In October 2018, a Joint Vision Statement was signed, reaffirming the continuing importance of close defence co-operation with Germany. This committed the UK to a combined river crossing capability with shared facilities in Minden. Elements of an Engineer Squadron are already operating at Minden, alongside our German partners. We continue to grow the UK elements of this capability and anticipate that the wider battalion will be fully operational within the first half of the next decade.
Type 31 Frigates: Guided Weapons:Commons asked the Secretary of State for Defence, whether her Department has plans for the Sea Ceptor missile system to be fitted to the five planned Type 31e frigates, the Defence Procurement Minister Stuart Andrew said that:
Final decisions on the weapons specification and fit of the Type 31e frigates will be made at the main investment decision point, taking into account the role of the ship, operating environment and future threats.
Finance:Commons asked the Secretary of State for Defence, whether she has plans to increase defence spending in the next three years, Defence Secretary Penny Mordaunt said:
Future spending plans will be agreed at the next Spending Review.
The first duty of any Government is the safety and security of the British people at home and abroad. That is why we have committed to spending at least 2% of our GDP on Defence every year of this Parliament.
Apache AH-64 Helicopters: Procurement: asked the Secretary of State for Defence, when her Department plans to complete its order for all 50 AH-64E Apache attack helicopters, the Defence Procurement Minister Stuart Andrew said that:
The order for all 50 Apache AH-64E attack helicopters was placed with the US Government in June 2016 and deliveries are planned to be complete by early 2024. The US Government manages the timing of subcontracts to support the required aircraft delivery schedule.
Brexit: asked the Secretary of State for Defence, what preparations his Department is making for the UK leaving the EU without an agreement; and how much funding has been allocated to those preparations, Minister of State for Defence replied that Mark Lancaster said:
As a responsible Government, we've been preparing to minimise any disruption in the event of a no deal for nearly three years. We are putting in place a range of mitigations, these include a central team who deal exclusively with Defence issues relating to the UK's decision to leave the EU, including preparations for a no deal scenario. This team draws on subject matter experts from across the department and works with colleagues in other government departments on cross-cutting issues.
The Treasury has allocated over £4.2 billion of additional funding to departments and Devolved Administrations for EU exit preparations so far. This breaks down as £412 million over the spending review period for the Department for Exiting the European Union, the Department for International Trade and the Foreign & Commonwealth Office (Autumn Statement 2016); £286 million of additional funding for 2017-18 (a full breakdown of which can be found in Supplementary Estimates 2017-18); over £1.5 billion for 2018-19 (Supplementary Estimates 2018-19); and over £2 billion for 2019-20 (Main Estimates 2019-20).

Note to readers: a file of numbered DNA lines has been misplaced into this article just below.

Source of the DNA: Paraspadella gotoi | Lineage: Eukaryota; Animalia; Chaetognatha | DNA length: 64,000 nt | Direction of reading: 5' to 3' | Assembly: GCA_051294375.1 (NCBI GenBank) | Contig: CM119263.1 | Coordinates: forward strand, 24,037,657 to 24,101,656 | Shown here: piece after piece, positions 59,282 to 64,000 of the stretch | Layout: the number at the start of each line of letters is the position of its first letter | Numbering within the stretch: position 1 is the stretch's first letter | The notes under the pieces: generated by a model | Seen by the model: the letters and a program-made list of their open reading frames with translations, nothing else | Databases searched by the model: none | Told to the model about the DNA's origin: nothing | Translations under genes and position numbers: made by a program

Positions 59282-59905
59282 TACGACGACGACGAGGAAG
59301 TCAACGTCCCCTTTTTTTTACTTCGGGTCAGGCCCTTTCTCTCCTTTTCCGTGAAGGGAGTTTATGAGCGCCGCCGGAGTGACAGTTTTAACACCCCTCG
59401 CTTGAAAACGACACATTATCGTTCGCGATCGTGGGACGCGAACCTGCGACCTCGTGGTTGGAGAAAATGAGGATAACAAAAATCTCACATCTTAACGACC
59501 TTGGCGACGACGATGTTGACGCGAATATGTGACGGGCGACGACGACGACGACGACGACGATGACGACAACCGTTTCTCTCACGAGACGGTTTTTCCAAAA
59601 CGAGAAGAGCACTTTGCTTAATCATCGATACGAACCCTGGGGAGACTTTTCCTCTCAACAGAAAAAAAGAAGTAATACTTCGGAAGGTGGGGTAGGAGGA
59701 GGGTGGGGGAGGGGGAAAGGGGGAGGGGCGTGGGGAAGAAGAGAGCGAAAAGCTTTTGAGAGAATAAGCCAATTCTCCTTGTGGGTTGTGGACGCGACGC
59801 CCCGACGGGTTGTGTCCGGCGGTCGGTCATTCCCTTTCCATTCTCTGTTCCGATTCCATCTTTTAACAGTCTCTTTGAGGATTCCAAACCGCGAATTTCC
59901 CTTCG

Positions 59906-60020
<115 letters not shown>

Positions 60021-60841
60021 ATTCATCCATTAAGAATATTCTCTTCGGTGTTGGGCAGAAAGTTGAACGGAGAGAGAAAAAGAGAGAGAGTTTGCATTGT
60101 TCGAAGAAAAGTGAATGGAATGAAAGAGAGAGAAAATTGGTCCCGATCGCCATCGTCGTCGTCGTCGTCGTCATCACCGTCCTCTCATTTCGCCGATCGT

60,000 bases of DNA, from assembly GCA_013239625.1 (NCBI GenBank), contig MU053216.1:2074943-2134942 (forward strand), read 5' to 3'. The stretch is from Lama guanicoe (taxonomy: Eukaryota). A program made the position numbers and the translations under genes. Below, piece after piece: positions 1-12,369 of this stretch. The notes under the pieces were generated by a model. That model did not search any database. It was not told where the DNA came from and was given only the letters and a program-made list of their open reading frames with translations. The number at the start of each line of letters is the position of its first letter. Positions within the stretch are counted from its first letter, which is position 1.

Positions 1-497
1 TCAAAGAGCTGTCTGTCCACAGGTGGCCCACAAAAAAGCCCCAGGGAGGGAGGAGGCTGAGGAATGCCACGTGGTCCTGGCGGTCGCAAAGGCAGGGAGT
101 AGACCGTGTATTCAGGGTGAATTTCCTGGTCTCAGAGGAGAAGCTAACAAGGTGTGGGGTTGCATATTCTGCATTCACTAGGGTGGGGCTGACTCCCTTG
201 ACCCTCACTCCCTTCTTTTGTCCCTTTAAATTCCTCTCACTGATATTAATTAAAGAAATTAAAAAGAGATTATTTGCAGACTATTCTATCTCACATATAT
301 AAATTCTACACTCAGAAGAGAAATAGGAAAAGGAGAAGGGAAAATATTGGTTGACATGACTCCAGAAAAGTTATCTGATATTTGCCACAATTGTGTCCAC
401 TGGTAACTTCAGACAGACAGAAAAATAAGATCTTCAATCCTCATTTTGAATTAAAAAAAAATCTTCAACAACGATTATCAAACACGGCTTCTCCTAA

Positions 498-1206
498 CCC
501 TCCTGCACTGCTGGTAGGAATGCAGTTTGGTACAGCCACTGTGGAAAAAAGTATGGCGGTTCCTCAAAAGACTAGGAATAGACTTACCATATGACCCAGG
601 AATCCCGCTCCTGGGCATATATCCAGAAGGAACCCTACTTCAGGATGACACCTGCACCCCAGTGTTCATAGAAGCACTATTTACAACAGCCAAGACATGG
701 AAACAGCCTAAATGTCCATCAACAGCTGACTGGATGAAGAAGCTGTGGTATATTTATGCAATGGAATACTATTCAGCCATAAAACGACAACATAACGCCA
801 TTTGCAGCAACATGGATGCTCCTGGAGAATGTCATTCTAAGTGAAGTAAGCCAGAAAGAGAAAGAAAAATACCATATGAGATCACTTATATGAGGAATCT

This funding is to cover all exit scenarios and is in addition to departmental efforts to reprioritise from business as usual toward preparations for the UK's departure from the EU. Work on no-deal exit preparations cannot be readily separated from other EU exit work, given the significant overlap in plans in many cases.
Shipbuilding: Digital Technology: asked the Secretary of State for Defence, what steps her Department is taking to support the development of metal 3D printing in the shipbuilding industry, the Defence Procurement Minister Stuart Andrew said that:
The Ministry of Defence recognises the importance of 3D printing in the UK manufacturing sector and is taking into account related research when developing manufacturing policy. We will support the commercialisation of new technologies such as 3D printing and work with defence suppliers to review requirements and develop manufacturing technologies that can benefit shipbuilding.
We judge that 3D printing could have future benefit to the shipbuilding and wider defence sector.
Saudi Arabia Arms Trade: asked the Secretary of State for Defence, what assessment she has made of the effect of the suspension of arms sales to Saudi Arabia on UK contractors assisting the Saudi-led coalition in Saudi Arabia the Defence Procurement Minister Stuart Andrew said that:
We are working closely with our UK industrial partners to assess the possible impacts of the suspension. However, I am withholding further details as this information is commercially sensitive.
Defence Aerospace Industry: asked if she will make an assessment of the sustainability of the UK defence aerospace sector the Defence Procurement Minister Stuart Andrew said that:
The UK is at the forefront of the defence aerospace industry. The Ministry of Defence is continuing to invest in capability development of aerospace platforms, which will protect highly skilled jobs for many years to come.
The UK’s Combat Air Strategy, launched at the 2018 Farnborough International Air Show, sets out a clear way forward for preserving national advantage and choice in how our future Combat Air capability is delivered.
Other NewsMOD to Develop Cutting-edge Laser and Radio Frequency Weapons
UK shoots for new laser weapons against drones, missiles
Australian Defence Market Set to Grow to $72Bn by 2029
New Framework Contract awarded by MoD to Rheinmetall to supplyField of Infantry Ammunition
QinetiQ signs new contract with the Royal Navy to optimise gunnery training
UK Commitment to European Security Unconditional, Defence Secretary Reaffirms
Royal Navy destroyer HMS Duncan in Ukraine for major multinational maritime exercise
Australian Small Businesses Benefit from Global Combat Ship Programme
Sweden to join British ‘Tempest’ next-gen fighter push
Please ensure you visit the NDI stand at DSEI, 10 – 13 September at the Excel London.